While most of its relevance will be for Cafcass practitioners working in private law cases, Parsons says there are “many settings where this kind of conflict will be playing out”.

“What our pathway is doing is providing a guidance of when you might be in that extreme circumstance: what are the things to look for, what might the impact be on the child, and give guidance around that eventuality.”

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7 Responses to Parental alienation: ‘It is critical social workers know how to recognise this’

  1. Terry Unicorn December 18, 2017 at 12:01 pm #

    The assumption that the resident parent is a paragon of virtue and the non resident parent is feckless needs to be reconsidered peremptorily by the professionals.

  2. Steph Hunter December 19, 2017 at 12:20 pm #

    I think this is a worrying trend. The original work on parental alienation is incredibly weak. Most private law cases involve domestic abuse. There are issues with cafcass practitioners not considering the much more reliable work of Sturgeon and Glaser who acknowledged contact can still be used to re abuse. I try incredibly hard to move forward from our personal cafcass trauma in which police, school and other evidence overlooked. However since court the co ercive control continues, trackers on phone, turning up at house, breaching orders, sending newspaper articles with headlines about women losing Thier children and the old chestnut “you can go back to court” is all professionals say when it was harrowing and no one got a real understanding of the misuse of power taking place.I think more effort should go into thoughtful assessments. Genuinely listening to children whose voices are utterly lost. Ridiculous tick boxes, check lists and work books. When actually thoughtful child centred practice would go a long way to keeping children safe. This pathway will be misused by workers with axes to grind and good parents will lose potentiallt lose children. There really is much more to be done to protect children. Children’s rights to have a safe childhood are being lost.

    • karla gray December 19, 2017 at 2:24 pm #

      i have to agree with steph hunter.. The courts need to hear and listen to the children. they understand and know a lot of the truth. courts only seem interested in the $$$$$ not the real issues. it would solve a lot of heartache..

      • H kibs December 27, 2017 at 7:50 am #

        The court needs to listen to the children because this can turn into emotional abuse. In my experience there is a lot of assumption in the final decision making especially in respect of domestic violence

        Some parents

  3. Brid Featherstone December 20, 2017 at 6:33 pm #

    I too am really concerned about this development – the original work on parental alienation was comprehensively critiqued and was really weak in terms of conceptualisation and evidence – there was important work by Joan Kelly in this area which used the term ‘the alienated child’ to capture some of the practices that can occur and there are undoubtedly cases where some very troubling behaviours by parents are evident.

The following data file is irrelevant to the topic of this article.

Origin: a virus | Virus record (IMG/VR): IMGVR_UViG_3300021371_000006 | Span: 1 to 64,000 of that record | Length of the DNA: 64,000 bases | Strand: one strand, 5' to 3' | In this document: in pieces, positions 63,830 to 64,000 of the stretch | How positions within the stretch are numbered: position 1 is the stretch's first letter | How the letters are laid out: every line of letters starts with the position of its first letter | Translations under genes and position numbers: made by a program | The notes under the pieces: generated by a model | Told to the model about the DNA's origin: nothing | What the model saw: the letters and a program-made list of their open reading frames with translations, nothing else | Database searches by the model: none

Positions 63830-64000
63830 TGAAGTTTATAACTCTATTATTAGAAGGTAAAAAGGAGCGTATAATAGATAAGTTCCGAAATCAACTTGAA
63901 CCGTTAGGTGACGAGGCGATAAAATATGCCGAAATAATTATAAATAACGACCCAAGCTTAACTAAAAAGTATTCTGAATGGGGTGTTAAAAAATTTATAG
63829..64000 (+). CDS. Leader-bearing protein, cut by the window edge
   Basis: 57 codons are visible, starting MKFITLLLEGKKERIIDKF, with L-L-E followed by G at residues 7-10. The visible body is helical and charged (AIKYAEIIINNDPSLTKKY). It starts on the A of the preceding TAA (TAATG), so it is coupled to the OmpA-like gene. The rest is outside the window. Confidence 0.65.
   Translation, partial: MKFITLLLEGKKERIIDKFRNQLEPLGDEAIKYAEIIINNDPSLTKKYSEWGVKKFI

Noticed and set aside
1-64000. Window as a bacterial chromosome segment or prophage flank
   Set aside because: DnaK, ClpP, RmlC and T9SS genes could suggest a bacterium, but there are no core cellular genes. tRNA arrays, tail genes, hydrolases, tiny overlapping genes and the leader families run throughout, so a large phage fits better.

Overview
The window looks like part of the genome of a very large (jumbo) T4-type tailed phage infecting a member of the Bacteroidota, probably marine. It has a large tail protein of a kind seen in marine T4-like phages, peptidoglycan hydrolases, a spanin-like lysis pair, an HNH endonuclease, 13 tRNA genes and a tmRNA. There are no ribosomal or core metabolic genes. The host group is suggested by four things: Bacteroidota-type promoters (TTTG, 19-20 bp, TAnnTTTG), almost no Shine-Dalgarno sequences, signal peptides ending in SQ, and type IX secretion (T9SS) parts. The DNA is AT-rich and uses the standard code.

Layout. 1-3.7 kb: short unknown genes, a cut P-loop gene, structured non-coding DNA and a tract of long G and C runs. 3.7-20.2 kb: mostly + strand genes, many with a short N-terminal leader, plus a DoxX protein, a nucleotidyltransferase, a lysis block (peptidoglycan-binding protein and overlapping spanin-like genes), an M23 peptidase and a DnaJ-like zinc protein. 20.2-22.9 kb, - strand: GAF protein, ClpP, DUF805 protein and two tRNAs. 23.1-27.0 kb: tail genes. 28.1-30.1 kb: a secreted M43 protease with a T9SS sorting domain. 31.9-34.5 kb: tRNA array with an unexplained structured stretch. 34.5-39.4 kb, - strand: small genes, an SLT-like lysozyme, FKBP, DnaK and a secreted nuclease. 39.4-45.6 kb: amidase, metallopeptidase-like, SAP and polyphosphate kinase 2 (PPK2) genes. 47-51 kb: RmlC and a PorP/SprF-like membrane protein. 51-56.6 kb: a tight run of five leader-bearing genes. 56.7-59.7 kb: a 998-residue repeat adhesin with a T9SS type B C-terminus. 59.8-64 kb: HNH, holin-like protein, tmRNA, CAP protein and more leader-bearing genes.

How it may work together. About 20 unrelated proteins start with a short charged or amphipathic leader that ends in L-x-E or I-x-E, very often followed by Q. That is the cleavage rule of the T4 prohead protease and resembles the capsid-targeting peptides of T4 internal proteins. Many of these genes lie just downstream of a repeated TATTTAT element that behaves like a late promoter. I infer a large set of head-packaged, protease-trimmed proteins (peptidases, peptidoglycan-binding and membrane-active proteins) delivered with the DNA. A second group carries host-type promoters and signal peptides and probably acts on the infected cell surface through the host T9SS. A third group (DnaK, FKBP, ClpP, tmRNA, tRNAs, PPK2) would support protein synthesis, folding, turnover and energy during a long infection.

Maybe there is a recent evidence base that I am not familiar with – would really like to see it and also to see how the links with coercive control are being understood and worked with.

    But not at all sure CAFCASS staff have the resources to do this work in the kind of depth that is needed. This needs a lot more thought and debate.

    • Leigh hyatt December 29, 2017 at 4:24 pm #

      Please contact me. I and my sons were victim of PA.
      Please contact me if you wish to know what formula worked regarding assessment to recognise PA.. recovery for children .. reunification .. work with target parent and lastly working with alienating parent to control disruptive behaviour. All this in one programme that works.

  4. Alexis Kosack December 21, 2017 at 11:01 pm #

    Is it appropriate for children service workers to violate citizens privacy? Also I feel if there is family associated working within the CFS that would and could be considered a conflict of interest if an immediate family member of CFS is associated with the abuse and harassment which multiple government workers have been known for. Is this an appropriate tactic to coerce compliance and this creates further gaps in the parental rights of the parent attempting to help their child. Is it also ok to have unregistered workers conducting unlawful investigations supplying supporting documents to the respondent in question placing pre disposed ideas that the respondent is not guilty of the accusations of parental alienation. It’s quite hard to prove if the child services worker has colluded with one side and not another. They are people and most time if not always never held accountable. Shameful system.